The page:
A CHINESE restaurant, which once ranked among the best in the city, has permanently closed after failing to reopen after the coronavirus lockdown.

Sojo was among a cluster of Oriental food businesses in Hythe Bridge Street which make up the closest thing Oxford has to a China Town.

Opened 17 years ago by Shuman Tse, owner of what was the city’s oldest Chinese eatery, the Opium Den in George Street, the restaurant had been due to renew its lease with site owners Nuffield College, but took the decision to close after a disastrous lockdown. The restaurant had been serving takeaways but could not cover its costs.

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Mr Tse, 71, said: “It is very sad. I felt like crying. It was like a family there; this is like going through a divorce.

“The problem was lockdown, no tourists and no Chinese students.

“We just couldn't cover the overheads. It wasn’t enough. I couldn’t bear to go back, and handed back the premises on September 30.”

Sojo – named after Mr Tse’s granddaughters Sophia and Jodi – was famed for its spicy, rustic Szechuan, Shanghainese and Cantonese cooking, served in an evocative traditional lacquered wood interior.

It made its mark on the culinary map after a surprise visit by food critic Giles Coren in 2009. The frequently acerbic reviewer said it was the best Chinese meal he’d eaten in years. The restaurant ranked highly on the Tripadvisor site and won Best Restaurant in the Oxford Mail and The Oxford Times food awards in 2017.

A copy of Giles Coren’s glowing write-up for The Sunday Times took pride of place in Sojo’s window alongside a full page review by former Oxford Mail and Oxford Times food critic Katherine Macalister.

Oxford Mail:

Mr Tse was a regular contributor to the Oxford Mail, his delicious cook-at-home recipes going down a storm with readers.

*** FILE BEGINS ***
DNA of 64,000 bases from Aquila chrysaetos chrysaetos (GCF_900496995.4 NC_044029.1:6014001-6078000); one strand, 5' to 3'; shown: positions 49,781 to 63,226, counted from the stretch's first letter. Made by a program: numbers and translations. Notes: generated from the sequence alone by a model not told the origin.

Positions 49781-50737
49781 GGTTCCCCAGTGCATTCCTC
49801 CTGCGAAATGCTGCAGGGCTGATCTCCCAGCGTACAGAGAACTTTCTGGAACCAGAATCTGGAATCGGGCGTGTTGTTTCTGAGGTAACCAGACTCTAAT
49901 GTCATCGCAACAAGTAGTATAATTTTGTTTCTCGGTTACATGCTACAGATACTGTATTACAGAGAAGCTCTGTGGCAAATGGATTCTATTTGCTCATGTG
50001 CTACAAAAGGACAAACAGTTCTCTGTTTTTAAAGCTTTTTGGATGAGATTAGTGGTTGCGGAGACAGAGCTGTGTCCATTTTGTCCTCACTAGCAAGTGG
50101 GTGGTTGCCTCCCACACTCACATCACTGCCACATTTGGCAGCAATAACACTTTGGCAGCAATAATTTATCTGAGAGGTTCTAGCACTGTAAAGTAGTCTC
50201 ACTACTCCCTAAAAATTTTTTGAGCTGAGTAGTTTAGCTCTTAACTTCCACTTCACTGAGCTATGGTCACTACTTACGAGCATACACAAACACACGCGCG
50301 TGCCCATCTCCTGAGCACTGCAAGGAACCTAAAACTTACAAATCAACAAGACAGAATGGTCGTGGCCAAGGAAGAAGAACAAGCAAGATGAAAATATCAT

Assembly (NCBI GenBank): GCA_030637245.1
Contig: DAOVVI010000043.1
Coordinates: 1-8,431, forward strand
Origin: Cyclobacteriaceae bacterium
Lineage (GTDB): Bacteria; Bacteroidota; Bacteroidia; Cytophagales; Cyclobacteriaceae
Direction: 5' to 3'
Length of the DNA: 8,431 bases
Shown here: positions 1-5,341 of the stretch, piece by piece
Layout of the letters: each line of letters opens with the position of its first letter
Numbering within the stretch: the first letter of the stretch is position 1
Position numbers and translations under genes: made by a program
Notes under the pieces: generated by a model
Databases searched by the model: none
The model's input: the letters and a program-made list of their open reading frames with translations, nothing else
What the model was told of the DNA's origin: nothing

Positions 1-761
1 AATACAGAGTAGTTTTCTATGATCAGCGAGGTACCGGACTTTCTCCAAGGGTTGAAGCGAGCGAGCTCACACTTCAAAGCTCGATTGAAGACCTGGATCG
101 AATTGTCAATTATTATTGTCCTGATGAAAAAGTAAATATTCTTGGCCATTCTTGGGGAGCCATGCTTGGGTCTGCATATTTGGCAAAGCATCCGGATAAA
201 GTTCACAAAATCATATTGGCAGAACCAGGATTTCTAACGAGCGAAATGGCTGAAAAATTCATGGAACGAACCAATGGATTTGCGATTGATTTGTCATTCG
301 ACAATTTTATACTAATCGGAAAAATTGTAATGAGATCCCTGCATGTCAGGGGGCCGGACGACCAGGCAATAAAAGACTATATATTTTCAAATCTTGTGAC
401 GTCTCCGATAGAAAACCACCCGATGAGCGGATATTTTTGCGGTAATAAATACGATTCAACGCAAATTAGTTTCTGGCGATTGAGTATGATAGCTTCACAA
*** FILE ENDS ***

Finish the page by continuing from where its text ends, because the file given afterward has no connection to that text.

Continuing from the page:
While The Opium Den, which opened in 1977, closed last year, Mr Tse has opened a new restaurant, Tse Noodle in Ship Street, which he said would keep the memory of Sojo alive with some of its most popular dishes.

Although the restaurant had suffered a choppy period, it also featured in a Sunday Times Top 10 of cheap eateries in the South East.

Mr Tse thanked his loyal customers saying: “I really miss them. I am looking forward to seeing them at Tse Noodle.”

Raymond Chu from the nearby Paddyfields Chinese restaurant in Hythe Bridge Street, said the loss of Sojo would be a blow to the area.

He said: “It was competition but it’s very sad to see it go. People come down this end of town for several options, but if there are less options they might not come any more.

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“Everyone has been badly affected during this time. It has affected our finances.”

Oxford Mail:

Paddyfields is now the longest standing Chinese restaurant in the city. Mr Chu and business partner Alan Shek have spent more than £5,000 on technology ensuring, they believe, the best protection against coronavirus of any restaurant in the country. It includes the country’s first misting arch with bathes diners entering the restaurant in ultra violet light and a spray of hypochlorous acid – a weak, safe acid that forms when chlorine dissolves in water, which is claimed to be100 times more effective as a disinfectant than bleach, killing germs and viruses instantly.